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dc.contributor.authorWilhite, Donald A.
dc.contributor.editorHatcher, Kathryn J.
dc.date.accessioned2012-06-24T02:24:46Z
dc.date.available2012-06-24T02:24:46Z
dc.date.issued1995-04
dc.identifier.isbn0-935835-04-0
dc.identifier.urihttp://hdl.handle.net/1853/44077
dc.descriptionProceedings of the 1995 Georgia Water Resources Conference, April 11 and 12, 1995, Athens, Georgia.en_US
dc.description.abstractThe term "sustainable development" is usually credited to the 1987 report of the World Commission On Environment And Development, entitled Our Common Future. To achieve the changes in human actions judged necessary to restore and preserve the planet's environment, the Commission recommended the development of a United Nations' program on sustainable development. The discussions and recommendations concerning this program provided the impetus for the United Nations' Conference on Environment and Development, held in Rio de Janeiro, Brazil in June, 1992. Debate at this conference focused on, among other things, world environmental and development issues related to climate change and sustainability. Since this conference, many nations have pursued the concept of sustainable development through entities appointed to formulate a process to define a sustainable future. In the U.S., this approach has taken the form of the President's Council on Sustainable Development, created in 1992 by President Clinton. Since 1988, pursuant to a bilateral agreement between the U.S. National Oceanic and Atmospheric Administration and Environment Canada, the United States and Canada have jointly sponsored a series of five symposia on the implications of climate change. These meetings have focused on regions of mutual interest such as the Great Lakes, Great Plains, and the Pacific Northwest. This series continues in May, 1995, with a much broader focus: sustainable development in the context of global environmental change. The latest symposium, Planning for a Sustainable Future: The Case of the North American Great Plains, will emphasize a region that represents a critical environmental zone, where the impacts of climate change are likely to be more severe and to materialize more rapidly than in less fragile ecosystems. This symposium, the rationale for it, its planning, implementation and intended results, will be discussed as a model process by which a region can begin defining its sustainable future.en_US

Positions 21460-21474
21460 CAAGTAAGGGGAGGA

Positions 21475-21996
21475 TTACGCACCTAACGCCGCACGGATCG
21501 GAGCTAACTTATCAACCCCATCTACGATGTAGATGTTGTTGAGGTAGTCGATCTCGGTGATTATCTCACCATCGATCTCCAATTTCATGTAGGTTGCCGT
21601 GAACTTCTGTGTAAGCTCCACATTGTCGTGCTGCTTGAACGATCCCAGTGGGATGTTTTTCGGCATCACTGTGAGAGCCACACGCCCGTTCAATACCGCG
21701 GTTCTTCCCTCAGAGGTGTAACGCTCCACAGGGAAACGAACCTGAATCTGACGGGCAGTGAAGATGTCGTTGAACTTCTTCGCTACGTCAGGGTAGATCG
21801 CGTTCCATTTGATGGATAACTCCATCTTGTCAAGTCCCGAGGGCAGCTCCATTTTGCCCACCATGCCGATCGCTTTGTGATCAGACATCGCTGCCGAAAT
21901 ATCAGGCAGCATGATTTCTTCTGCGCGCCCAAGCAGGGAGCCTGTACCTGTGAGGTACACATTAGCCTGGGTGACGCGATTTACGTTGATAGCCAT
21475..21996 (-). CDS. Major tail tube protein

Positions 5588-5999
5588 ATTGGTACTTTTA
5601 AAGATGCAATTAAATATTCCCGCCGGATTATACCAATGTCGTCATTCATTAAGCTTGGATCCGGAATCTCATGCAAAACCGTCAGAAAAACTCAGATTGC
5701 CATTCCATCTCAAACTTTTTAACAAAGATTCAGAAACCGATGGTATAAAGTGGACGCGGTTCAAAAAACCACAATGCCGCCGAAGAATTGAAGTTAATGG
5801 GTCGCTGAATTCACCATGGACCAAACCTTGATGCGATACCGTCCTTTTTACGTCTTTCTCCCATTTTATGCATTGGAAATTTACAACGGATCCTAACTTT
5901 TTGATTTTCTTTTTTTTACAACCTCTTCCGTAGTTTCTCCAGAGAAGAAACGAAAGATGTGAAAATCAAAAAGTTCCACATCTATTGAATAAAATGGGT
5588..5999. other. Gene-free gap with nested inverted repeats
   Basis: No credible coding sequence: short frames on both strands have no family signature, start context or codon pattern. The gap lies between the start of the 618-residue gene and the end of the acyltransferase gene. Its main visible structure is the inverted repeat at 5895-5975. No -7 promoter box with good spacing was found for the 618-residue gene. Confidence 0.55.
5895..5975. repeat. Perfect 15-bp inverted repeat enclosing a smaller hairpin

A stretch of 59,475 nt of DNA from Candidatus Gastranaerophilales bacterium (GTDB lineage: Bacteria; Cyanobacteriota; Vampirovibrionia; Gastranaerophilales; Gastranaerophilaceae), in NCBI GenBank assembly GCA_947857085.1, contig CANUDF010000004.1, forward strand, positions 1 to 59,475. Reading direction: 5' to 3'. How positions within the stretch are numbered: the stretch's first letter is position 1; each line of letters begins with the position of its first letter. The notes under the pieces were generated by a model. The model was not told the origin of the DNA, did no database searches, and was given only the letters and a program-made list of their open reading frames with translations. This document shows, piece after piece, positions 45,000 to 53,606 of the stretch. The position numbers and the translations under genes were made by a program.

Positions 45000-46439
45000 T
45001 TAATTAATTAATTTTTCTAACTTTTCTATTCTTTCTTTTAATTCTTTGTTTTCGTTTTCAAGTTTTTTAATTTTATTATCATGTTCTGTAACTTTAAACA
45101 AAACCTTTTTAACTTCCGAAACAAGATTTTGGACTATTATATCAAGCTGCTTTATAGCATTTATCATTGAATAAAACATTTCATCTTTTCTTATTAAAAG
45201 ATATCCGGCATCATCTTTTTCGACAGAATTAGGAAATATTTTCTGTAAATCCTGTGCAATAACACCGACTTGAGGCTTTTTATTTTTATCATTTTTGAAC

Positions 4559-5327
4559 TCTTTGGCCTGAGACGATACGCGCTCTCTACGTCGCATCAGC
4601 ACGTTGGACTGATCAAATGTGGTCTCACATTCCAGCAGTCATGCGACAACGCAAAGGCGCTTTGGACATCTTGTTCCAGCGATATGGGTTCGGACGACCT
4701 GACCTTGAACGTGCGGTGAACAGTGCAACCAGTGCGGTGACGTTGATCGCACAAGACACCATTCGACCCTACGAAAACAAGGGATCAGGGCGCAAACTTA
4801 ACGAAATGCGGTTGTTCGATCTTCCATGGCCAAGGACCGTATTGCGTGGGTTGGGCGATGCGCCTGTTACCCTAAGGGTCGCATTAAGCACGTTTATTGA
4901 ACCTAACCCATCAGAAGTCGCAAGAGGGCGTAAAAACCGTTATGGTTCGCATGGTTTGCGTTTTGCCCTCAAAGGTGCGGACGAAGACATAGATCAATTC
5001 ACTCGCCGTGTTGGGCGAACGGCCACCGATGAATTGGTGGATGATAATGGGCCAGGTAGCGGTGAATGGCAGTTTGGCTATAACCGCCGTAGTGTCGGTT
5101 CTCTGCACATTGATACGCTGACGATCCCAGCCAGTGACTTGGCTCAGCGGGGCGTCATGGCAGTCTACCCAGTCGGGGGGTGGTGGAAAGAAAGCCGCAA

dc.description.sponsorshipSponsored and Organized by: U.S. Geological Survey, Georgia Department of Natural Resources, The University of Georgia, Georgia State University, Georgia Institute of Technologyen_US
dc.description.statementofresponsibilityThis book was published by the Carl Vinson Institute of Government, The University of Georgia, Athens, Georgia 30602 with partial funding provided by the U.S. Department of Interior, Geological Survey, through the Georgia Water Research Institute as authorized by the Water Resources Research Act of 1990 (P.L. 101-397). The views and statements advanced in this publication are solely those of the authors and do not represent official views or policies of the University of Georgia or the U.S. Geological Survey or the conference sponsors.
dc.language.isoen_USen_US
dc.publisherGeorgia Institute of Technologyen_US
dc.relation.ispartofseriesGWRI1995. Basin-Wide Water Managementen_US
dc.subjectWater resources managementen_US
dc.subjectSustainable developmenten_US
dc.subjectWatersheds researchen_US
dc.titleSustainable Development: A Challenge for the 21st Centuryen_US
dc.typeProceedingsen_US
dc.contributor.corporatenameUniversity of Nebraska--Lincoln. International Drought Information Center
dc.publisher.originalCarl Vinson Institute of Government


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